Hong Kong's controversial bullet train gets off to smooth start

Hong Kong's controversial bullet train gets off to smooth start

Hong Kong's controversial bullet train gets off to smooth start

The Express Rail Link, or XRL, will allow passengers to travel from high-speed train stations in Shenzhen Futian and Hong Kong West Kowloon in between 14 minutes and 19 minutes, China's Xinhua news agency reported.

A new high-speed rail link between Hong Kong and mainland China launched Sunday, a multi-billion-dollar project that critics say gives away part of the city's territory to an increasingly assertive Beijing. "The joint checkpoints are just to make things more convenient and make border crossing clearance faster", one 39-year-old passenger who gave his name as Mr Chan said, saying he was travelling on the first train with his son.

The train travels the 26 kilometers (16 miles) through Hong Kong to Shenzhen across the border in China in just 14 minutes, down from about 1 hour now.

The project is part of a broader effort by the Chinese government to to integrate Hong Kong into the world's largest urban hub - the Pearl River Delta, which the Chinese call the Greater Bay Area.

Under a joint checkpoint arrangement, the station is divided into Hong Kong and Chinese port areas, with the latter falling under the direct jurisdiction of Beijing.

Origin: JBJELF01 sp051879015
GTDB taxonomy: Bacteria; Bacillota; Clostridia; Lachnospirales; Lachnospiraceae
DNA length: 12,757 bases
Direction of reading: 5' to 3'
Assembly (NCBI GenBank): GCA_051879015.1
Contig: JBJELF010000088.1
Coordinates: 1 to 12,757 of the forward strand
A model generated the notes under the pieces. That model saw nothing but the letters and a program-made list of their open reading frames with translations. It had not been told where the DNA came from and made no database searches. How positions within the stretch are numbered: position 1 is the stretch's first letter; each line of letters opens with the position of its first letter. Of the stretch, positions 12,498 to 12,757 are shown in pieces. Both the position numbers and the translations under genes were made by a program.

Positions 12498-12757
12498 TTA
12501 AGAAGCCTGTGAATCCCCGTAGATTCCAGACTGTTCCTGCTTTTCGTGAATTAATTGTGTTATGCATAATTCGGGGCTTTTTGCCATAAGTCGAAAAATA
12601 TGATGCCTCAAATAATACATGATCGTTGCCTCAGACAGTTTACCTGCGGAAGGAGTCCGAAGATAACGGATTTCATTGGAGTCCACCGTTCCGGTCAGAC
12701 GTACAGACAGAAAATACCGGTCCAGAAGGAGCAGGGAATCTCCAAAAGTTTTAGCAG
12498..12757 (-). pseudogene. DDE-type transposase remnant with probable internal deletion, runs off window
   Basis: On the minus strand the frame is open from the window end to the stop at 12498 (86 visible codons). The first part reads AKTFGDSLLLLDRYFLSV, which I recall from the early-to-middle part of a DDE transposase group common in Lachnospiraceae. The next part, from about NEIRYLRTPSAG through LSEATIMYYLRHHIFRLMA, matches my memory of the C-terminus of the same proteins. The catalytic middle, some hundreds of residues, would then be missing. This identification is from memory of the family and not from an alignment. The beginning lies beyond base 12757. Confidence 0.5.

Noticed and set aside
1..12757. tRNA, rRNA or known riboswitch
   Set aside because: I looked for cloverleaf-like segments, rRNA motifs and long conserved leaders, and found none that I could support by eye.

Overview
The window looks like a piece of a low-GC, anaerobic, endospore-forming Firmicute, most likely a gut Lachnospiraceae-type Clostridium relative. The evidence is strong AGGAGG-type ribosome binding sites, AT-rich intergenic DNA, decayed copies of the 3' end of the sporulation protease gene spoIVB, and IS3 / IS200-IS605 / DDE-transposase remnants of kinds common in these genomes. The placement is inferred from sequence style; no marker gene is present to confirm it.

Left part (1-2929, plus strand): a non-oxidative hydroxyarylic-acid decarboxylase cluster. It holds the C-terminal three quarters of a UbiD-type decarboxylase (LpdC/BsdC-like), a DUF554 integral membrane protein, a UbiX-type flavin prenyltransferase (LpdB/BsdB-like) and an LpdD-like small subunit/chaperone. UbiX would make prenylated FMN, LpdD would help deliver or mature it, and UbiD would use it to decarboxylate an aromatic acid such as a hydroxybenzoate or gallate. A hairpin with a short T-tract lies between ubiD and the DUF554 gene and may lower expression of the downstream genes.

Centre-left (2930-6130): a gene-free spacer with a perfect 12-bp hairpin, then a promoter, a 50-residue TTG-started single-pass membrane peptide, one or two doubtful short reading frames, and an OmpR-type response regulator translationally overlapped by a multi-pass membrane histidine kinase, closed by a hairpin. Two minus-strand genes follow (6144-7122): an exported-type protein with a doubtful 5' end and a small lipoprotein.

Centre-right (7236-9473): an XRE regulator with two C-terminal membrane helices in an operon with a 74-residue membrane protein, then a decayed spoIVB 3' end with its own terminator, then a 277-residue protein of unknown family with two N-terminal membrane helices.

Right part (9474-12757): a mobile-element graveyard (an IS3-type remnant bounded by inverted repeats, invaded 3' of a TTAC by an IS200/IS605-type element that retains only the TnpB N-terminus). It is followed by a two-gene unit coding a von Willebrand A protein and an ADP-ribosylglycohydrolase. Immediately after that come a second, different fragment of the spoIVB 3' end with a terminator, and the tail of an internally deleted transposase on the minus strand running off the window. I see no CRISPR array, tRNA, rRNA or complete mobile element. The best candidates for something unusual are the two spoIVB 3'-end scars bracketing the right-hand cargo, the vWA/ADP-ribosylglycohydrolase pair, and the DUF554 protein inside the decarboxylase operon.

Some opposition lawmakers argued the move would be a violation of the Basic Law, Hong Kong's mini-constitution under which it retained its own legal system and civil liberties after reverting from British to Chinese rule in 1997.

Hong Kong's controversial bullet train gets off to smooth start

Hong Kong has opened a new high-speed rail link to inland China that will vastly decrease travel times but which also raises concerns about Beijing's creeping influence over the semi-autonomous Chinese region.

While there have been questions over whether Hong Kong residents would be able to access foreign social media, largely banned in mainland China, in zones subject to Chinese law, some passengers arriving in Shenzhen, on the mainland side, were able to bypass China's so-called Great Firewall.

Many Hong Kongers were anxious that their social media services wouldn't work in Shenzhen but reported that, for now, they were still in communication with Hong Kong and had somehow escaped the Great Firewall of China which bans western social media services.

"This is definitely convenient in terms of time", said one passenger who gave his name as Mr Kwok and who was taking a train to visit his ancestral home in the southern Chinese city of Chaozhou.

A second-class ticket to Shenzhen costs $US11 (HK$86), while travelling to Beijing $US160.

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